- Selling A Business: Asset Acquisition vs. Stock Acquisition - October 14, 2014
- Should You Use a Letter of Intent (LOI)? - June 17, 2014
- Indemnification Provisions of a Purchase Agreement - March 14, 2014
So you’ve decided to sell your business, but what structure is right for the transaction?’
Buyers and sellers often prefer different structures due to various factors which change based on the structure and which have different impacts on the parties.
Generally there are three (3) categories of factors that drive the eventual structure of a deal: (1) business issues, (2) assignments and consents, and (3) tax issues.
In an asset acquisition, the buyer purchases specific assets (and sometimes certain liabilities) of the target company. After the closing, both buyer and seller maintain their own corporate existence and structure, with a shift in the owner of the operating assets.
Business Issues. When purchasing a business, buyers typically prefer asset deals mainly because (i) they can pick and choose which assets they wish to purchase and (ii) the risk of assuming undisclosed/unknown liabilities is lowered. In an asset deal, buyers can essentially take what they want (operating assets) and leave what they don’t want (liabilities).
Assignments and Consents. Asset deals can be more complicated depending upon the business. If a business has many valuable contracts and licenses, the seller may need to obtain third party consents to assign the contracts and licenses, which can cause considerable additional work and delay.
Tax Issues. Often, the predominant driving factors in deal structure are tax issues.
- Buyers often prefer asset acquisitions because they will get the cost basis (based on purchase price) for the acquired assets, allowing them the benefit of depreciating the assets at a stepped-up basis. Essentially, the buyer would have a greater stream of deductions to use over time to off-set the income of the company. In a stock deal, the original basis is simply inherited, leaving less depreciation deductions for the Buyer over time.
- In contrast, Sellers often prefer a stock deal over an asset deal, because in an asset deal, the seller/target company will recognize taxable income/gain on the sale of its assets. If the target company is a C-corporation, the target company’s shareholders will also be taxed when the proceeds are distributed to them. (In the sale of an S-corporation, partnership or LLC, the taxable gain or loss flows through to the owners, avoiding the taxation at the company level.) In a stock acquisition, only the shareholders of a C-corporation recognize any gain. There is not taxation at the company level, so there is only one layer of taxation.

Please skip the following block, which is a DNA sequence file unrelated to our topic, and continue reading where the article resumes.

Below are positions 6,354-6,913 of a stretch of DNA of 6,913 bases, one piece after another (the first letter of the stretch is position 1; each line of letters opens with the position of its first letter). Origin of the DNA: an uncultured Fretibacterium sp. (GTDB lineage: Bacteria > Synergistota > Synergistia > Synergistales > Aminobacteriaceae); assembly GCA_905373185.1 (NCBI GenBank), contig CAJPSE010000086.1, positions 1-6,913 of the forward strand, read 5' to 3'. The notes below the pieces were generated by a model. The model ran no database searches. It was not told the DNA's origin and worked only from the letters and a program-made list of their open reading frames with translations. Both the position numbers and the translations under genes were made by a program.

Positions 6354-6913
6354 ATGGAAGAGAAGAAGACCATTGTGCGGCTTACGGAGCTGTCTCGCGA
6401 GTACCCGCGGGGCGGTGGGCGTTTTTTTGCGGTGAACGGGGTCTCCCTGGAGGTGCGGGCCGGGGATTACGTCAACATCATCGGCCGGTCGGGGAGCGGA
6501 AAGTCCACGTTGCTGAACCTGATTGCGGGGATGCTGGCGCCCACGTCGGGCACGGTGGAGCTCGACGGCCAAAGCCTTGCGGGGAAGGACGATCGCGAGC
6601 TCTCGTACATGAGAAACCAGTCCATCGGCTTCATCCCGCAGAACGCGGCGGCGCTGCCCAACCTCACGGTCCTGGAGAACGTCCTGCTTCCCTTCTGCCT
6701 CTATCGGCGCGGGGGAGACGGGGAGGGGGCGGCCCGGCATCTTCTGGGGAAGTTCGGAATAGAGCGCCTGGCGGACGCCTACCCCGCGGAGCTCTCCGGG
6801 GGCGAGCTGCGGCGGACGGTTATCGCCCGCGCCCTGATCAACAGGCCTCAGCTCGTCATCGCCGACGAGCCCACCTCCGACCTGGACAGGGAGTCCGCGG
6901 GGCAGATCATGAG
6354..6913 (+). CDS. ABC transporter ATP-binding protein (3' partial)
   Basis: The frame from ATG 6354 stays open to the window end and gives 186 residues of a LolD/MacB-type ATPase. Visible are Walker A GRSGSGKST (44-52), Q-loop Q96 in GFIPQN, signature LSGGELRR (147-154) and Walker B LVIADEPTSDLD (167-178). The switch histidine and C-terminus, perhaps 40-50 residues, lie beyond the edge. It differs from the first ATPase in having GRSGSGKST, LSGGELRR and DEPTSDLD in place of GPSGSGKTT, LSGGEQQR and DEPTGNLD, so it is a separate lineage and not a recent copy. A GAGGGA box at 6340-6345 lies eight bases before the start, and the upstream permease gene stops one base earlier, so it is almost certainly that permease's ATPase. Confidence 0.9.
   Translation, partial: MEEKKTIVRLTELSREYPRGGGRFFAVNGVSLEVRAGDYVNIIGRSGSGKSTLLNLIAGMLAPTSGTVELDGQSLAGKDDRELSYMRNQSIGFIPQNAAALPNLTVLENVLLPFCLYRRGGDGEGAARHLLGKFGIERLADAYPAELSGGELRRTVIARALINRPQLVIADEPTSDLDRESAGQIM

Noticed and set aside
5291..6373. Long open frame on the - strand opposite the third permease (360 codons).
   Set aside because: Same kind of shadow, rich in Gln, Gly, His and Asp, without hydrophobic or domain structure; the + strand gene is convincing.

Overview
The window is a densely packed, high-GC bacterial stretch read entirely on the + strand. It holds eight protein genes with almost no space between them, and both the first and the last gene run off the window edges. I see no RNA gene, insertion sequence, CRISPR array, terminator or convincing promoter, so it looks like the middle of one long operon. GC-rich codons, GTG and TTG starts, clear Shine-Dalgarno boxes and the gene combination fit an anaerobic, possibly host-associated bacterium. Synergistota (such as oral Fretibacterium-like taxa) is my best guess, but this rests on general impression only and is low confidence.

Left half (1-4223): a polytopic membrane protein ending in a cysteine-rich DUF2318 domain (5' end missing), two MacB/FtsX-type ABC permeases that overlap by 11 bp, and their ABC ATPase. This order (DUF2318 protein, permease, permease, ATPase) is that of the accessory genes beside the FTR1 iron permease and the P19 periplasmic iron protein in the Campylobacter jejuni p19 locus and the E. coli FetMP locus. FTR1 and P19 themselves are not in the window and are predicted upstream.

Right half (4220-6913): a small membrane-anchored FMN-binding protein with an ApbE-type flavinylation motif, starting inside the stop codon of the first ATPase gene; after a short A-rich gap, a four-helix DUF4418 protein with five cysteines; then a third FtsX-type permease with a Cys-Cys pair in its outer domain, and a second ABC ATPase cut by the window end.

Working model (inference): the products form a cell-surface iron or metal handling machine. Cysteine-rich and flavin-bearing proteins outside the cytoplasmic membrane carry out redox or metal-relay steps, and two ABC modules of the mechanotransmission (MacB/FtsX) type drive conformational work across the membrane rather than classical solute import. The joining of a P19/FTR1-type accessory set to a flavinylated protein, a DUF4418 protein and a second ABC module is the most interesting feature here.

In a stock acquisition, the buyer acquires the stock of the target company directly from the selling owners. The buyer therefore acquires all of the assets, liabilities and rights of the target company.
Business Issues. While buyers cannot pick and choose assets, sometimes purchasing the company’s stock makes for an easier transition if the buyer desires to continue the business with little disruption. The liability issue typically will drive buyers to an asset deal; however, additional protections, including indemnity provisions, can be used in stock deals to ease the concerns of the buyer.
Assignments and Consents. Typically a stock deal will involve much less complexity as you do not have to move the entire business into a new entity. That said, there still will likely be certain required consents to the transaction. Many contracts and licenses that form a significant part of a business will have a consent requirement, or maybe just a notification requirement, upon a change of control or sale of stock. Barring a change of control provision in contracts and licensure issues, third party consents are generally not needed in a stock deal.
Tax Issues. The target company’s basis in its assets will be unchanged in a stock deal, as the basis is “inherited,” i.e. the same in the hands of the buyer as it was in the hands of the seller. The buyer in a stock deal will receive a stepped-up basis in the stock of the target company equal to the purchase price, but generally, the buyer would prefer the step up to be in basis of the assets to allow for more depreciation.
In a stock deal, the seller will recognize gain on the sale of their stock (primarily capital gain) resulting in only one level of tax, sometimes at a lower rate.
Selecting the best structure when selling or buying a business is often critical to the success of the deal itself and it will often have lasting impact on the future of the business. Accordingly, these considerations must be weighed against the desires of the parties, requiring creativity and planning, so that buyer and seller can reach a mutually beneficial result.
Just this afternoon, I had a conversation with one of my Attorneys about this matter. I truly didn’t have any idea how my C Corp would hurt me when I tried to sell my business. Is there anything I can do at this point? Thanks.
Thanks Anonymous for your input as well!
All the best…
Thanks for your input.
I completely understand what you are facing. Having a C Corporation can be problematic when selling a business due to double taxation in an Asset Sale scenario.
Many clients choose to convert their C Corp to an S Corp in advance of selling their business. However, in recent years this strategy takes five years to fully benefit as the business owner.
All the best…